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WFD macrophytobenthos classification at the North sea island Helgoland: a spatial approach

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Citation:
Bartsch, I. , Kuhlenkamp, R. , Gehling, C. and Boos, K. (2006): WFD macrophytobenthos classification at the North sea island Helgoland: a spatial approach , Workshop: Transitional states in transitional and coastal waters, 1-2 June, Kavala, Greece. .
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Abstract:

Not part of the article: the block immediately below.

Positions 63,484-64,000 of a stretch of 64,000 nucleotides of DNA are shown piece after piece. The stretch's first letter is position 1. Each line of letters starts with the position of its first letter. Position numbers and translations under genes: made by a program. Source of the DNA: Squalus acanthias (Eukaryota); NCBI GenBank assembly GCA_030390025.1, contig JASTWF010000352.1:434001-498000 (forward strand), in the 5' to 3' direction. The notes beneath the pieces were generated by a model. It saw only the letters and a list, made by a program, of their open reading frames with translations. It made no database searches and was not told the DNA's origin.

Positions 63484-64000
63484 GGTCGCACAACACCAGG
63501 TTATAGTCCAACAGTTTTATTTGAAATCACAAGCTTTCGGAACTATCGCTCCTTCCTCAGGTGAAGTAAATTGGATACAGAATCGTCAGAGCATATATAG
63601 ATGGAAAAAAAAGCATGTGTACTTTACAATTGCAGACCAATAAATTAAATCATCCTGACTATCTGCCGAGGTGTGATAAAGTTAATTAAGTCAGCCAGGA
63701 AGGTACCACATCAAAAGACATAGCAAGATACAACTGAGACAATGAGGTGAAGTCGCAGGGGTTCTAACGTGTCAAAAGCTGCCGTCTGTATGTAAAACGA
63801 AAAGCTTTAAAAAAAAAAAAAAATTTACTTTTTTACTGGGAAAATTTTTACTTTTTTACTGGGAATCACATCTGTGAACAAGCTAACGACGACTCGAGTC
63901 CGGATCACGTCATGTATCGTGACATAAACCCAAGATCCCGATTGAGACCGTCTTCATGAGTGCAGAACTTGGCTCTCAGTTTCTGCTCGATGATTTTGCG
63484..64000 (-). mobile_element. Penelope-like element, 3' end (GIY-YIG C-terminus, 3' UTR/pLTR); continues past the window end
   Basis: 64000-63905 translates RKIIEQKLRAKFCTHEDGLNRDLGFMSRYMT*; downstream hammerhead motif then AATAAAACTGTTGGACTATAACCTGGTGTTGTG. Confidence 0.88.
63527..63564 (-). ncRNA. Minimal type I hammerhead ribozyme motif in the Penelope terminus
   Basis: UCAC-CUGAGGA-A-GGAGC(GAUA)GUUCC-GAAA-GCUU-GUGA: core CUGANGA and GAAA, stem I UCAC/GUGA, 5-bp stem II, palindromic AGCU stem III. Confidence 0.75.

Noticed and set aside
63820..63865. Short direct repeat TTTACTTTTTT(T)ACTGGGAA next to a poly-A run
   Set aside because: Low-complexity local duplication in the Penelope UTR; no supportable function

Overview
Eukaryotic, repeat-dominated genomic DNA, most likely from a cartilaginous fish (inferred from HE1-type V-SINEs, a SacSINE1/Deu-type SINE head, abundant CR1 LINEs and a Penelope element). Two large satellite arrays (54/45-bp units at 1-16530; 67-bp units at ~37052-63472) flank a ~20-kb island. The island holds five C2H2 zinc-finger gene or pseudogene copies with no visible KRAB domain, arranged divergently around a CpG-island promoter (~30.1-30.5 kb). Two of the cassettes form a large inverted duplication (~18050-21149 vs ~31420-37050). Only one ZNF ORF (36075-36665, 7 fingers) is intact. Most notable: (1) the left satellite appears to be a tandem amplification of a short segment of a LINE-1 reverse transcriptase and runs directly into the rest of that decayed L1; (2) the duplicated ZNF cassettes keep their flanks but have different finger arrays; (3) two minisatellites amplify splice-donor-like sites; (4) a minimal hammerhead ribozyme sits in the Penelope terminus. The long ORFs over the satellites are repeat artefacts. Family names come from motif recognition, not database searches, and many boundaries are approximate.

WFD classification at Helgoland (German Bight, North Sea) identified seven variables allowing comparison with historical pristine conditions. These were:, Abundance and spatial spread of (1) dense Fucus associations, (2) Mytilus edulis associations and (3) Ulva associations, (4) Development of the sublittoral kelp belt, (5) Sublittoral algal depth limits, (6) Floristic diversity and (7) Amount of rare species. The class limits were set assuming population development according to a logistic model thereby cutting classes off at the 90, 70, 30 and 10% level relative to the pristine conditions. Although floristic diversity and rare species are good indicators for changes they are not fully monitorable during one season. The change of subtidal depth limits of various seaweed species revealed a consistent trend. Water clarity (Secci-depths) increased during recent years at Helgoland by 1-2 m and the flora reacted by species-specific increase of depth limits. Thus, only following a set of species will show the trend reliably. As perennial dense fucoid associations are considered to be of structural importance at pristine temperate coasts and dense Ulva or ephemeral algal or Mytilus associations may show degradation due to eutrophication, a spatial mapping approach was used to classify these variables. Combination of a digital elevation model with a geo-referenced map and mapped polygons of degraded versus dense Fucus serratus associations, Mytilus and Ulva fields allowed spatial quantification of the variables and comparison with a calculated historical situation. The extent of Ulva and other ephemeral green algae could only be monitored by using spatial data (polygons and grid percentage cover data), but classification is still insecure. Comparative line transect data did not satisfactorily show abundance of ephemeral green algae. Some persistent Ulva fields seem to be a product of continuous mechanical disturbance and thereby might not be indicative for a degraded situation.

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